Rivers need a much more aggressive approach because the depletion that is happening is very rapid and sharp. You may not notice it much in Assam or Meghalaya simply because of the heavy rainfall that you have, but the rest of the country is experiencing this. It is very important that we bring back a certain volume of vegetation in rainfall areas, otherwise the excess water and flooding will continue to happen.
When everyone is harping on saving rivers, one of the spiritual gurus ruined the Yamuna and the ecology? Don’t you think this is an outrageous act in the name of religion?
I don’t wish to comment on any individual person. If someone does something wrong, there is a law in this country. The law just needs to act – there is no need for controversy. Right now the laws are very ambiguous. There must be a mandatory enforceable law – it does not matter who it is. So, the question is not about the gurus, the question is about how the nation handles its subjects.
A river bed is a very complex thing and it takes millions of years to form. There is movement of water both from the aquifers to the river and from the river to the aquifers. No individual should be able to touch the water bodies. It must be approached scientifically and the policy must clearly define what you can and cannot do. You can’t mess around with it anymore.
The Foundation is officially non-religious and ostensibly aimed at public service. But isn’t there a distinct religious colour to it? What do you have to say about the tradition of mixing politics and religion? Is this healthy in a secular country like India (of course considering the fact that even Chanakya wrote about using religion in politics in Arthashastra)?
The word “Hindu” comes from two words, the Himalayas and Indu Sagara, which is today called the Indian Ocean. Hindu does not mean a religion – it is a geographical identity, which in turn evolved into a spiritual tradition. Now, over these millennia of transmitting yoga, invariably it has picked up many cultural frills. One of the basic aspects of my work has been to trim all these cultural frills and present yoga as an absolute science and technology. The significance of technology is that it does not matter who you are, if you learn to use it, it works for you. That is what yoga is about. About yoga being connected with the Hindu way of life – obviously it evolved in this land, so these are the people who propagated it everywhere in the world. If you want to call yoga Hindu, I think then you should call gravity Christian.
What about the lynchings in the name of the holy cow?
This is a major issue in the country today. This is not about cows; this is about whatever is precious to people. If they believe somebody is taking it, they cannot call the police because they will come after twenty-four hours. And even when they come, there are so many issues where it does not get settled directly, so people have their own way of settling. We are not a state or country which is ruled by law enforcement agencies. It is only society which manages its own law because there are not enough policemen or infrastructure.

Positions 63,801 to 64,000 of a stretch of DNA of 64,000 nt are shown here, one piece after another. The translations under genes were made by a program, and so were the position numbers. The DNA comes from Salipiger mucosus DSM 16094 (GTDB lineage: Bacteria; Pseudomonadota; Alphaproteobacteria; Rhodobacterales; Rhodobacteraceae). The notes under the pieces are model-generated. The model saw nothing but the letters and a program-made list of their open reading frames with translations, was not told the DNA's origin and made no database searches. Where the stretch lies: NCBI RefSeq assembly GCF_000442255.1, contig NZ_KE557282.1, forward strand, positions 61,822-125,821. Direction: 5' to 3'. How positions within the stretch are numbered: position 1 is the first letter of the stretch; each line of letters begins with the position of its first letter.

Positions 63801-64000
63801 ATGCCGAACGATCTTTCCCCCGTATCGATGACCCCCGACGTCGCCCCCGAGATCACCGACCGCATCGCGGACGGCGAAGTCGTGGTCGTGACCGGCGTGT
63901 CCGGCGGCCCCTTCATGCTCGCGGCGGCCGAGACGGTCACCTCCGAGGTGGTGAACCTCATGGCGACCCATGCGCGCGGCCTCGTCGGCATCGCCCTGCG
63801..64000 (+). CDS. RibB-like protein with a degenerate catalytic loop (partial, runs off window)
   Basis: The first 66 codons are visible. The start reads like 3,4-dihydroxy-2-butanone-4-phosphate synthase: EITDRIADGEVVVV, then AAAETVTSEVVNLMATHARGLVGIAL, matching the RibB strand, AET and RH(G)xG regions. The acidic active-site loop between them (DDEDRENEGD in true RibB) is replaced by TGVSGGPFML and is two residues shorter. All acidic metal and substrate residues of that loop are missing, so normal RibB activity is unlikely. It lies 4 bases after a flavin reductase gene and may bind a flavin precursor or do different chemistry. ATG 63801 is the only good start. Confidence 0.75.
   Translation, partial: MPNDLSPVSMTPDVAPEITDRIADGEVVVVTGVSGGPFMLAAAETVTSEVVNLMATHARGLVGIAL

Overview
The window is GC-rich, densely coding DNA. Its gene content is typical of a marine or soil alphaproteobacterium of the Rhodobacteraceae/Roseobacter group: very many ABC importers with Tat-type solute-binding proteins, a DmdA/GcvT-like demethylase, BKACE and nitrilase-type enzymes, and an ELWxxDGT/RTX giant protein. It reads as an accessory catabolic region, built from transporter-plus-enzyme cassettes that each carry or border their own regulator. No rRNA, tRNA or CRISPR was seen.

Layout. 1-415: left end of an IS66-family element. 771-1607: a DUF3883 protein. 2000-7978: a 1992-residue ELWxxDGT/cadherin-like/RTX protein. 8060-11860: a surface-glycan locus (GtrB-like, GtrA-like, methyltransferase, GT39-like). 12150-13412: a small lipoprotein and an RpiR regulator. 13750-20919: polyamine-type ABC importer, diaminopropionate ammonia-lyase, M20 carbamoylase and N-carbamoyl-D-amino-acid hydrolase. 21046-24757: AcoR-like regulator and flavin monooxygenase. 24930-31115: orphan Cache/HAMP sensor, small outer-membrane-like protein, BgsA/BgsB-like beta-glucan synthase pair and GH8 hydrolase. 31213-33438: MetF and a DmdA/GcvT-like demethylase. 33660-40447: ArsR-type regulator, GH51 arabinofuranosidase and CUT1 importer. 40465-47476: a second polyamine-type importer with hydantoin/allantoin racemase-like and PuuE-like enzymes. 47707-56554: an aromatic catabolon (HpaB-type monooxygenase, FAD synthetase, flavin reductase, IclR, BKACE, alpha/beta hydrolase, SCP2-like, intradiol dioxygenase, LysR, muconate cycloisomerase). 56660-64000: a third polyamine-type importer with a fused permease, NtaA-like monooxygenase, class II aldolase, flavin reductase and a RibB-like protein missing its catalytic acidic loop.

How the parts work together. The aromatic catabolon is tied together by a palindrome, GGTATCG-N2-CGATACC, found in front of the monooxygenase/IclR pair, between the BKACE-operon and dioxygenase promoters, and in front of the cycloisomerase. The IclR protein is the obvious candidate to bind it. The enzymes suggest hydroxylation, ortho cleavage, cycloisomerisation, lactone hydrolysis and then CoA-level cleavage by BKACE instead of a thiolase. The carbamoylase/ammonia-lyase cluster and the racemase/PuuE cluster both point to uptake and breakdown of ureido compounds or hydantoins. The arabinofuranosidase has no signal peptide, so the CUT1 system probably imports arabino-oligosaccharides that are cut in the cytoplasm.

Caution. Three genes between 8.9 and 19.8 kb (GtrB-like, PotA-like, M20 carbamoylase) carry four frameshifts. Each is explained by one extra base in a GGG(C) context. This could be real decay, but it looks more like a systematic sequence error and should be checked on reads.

I am not trying to prove this is the way to do it but when mob tries to enforce their idea of justice, this is how it gets enforced unfortunately. We need to understand that is where we are. If we want to change this, we have to create a law enforcement mechanism that is available to everybody.
A fear psychosis has gripped Muslims in the country and even in a city like Kolkata, Muslim doctors were harassed. The RSS sent threat mails to respective journalists. What do you have to say about this culture of impunity that has gripped the nation?
I am constantly in touch with millions of people on a daily basis. I don’t see any intolerance or fear psychosis anywhere. There are a few incidents happening here and there but this sort of talk is being revved up only for political gains. It is a certain machinery – the media and social media – that people have learnt to operate. The rest of the country is not even thinking about it because they are too busy trying to earn a living on a daily basis. If someone is found guilty by the process of law in this country, the perpetrators should be brought to book, irrespective of whether they are from the majority or minority communities. But if we raise this bogey of fear and intolerance all the time, it will only vitiate the problem.
How do you marry spirituality with technology?
Spirituality is a technology. Spiritual process is a tool for people to turn inward and create their own wellbeing.
This life is naturally happening to a certain law. If you know the nature of life within you, you can completely take charge of the way it happens. If you took charge of it, would you create any unpleasantness within yourself? Of course not! Right now, anger, stress, fear or whatever negativity you go through, it is happening essentially because of your inability to manage your system. Yoga is a technology of bringing your whole system to a certain ease where there is no such thing as stress, fear or any unpleasantness within you.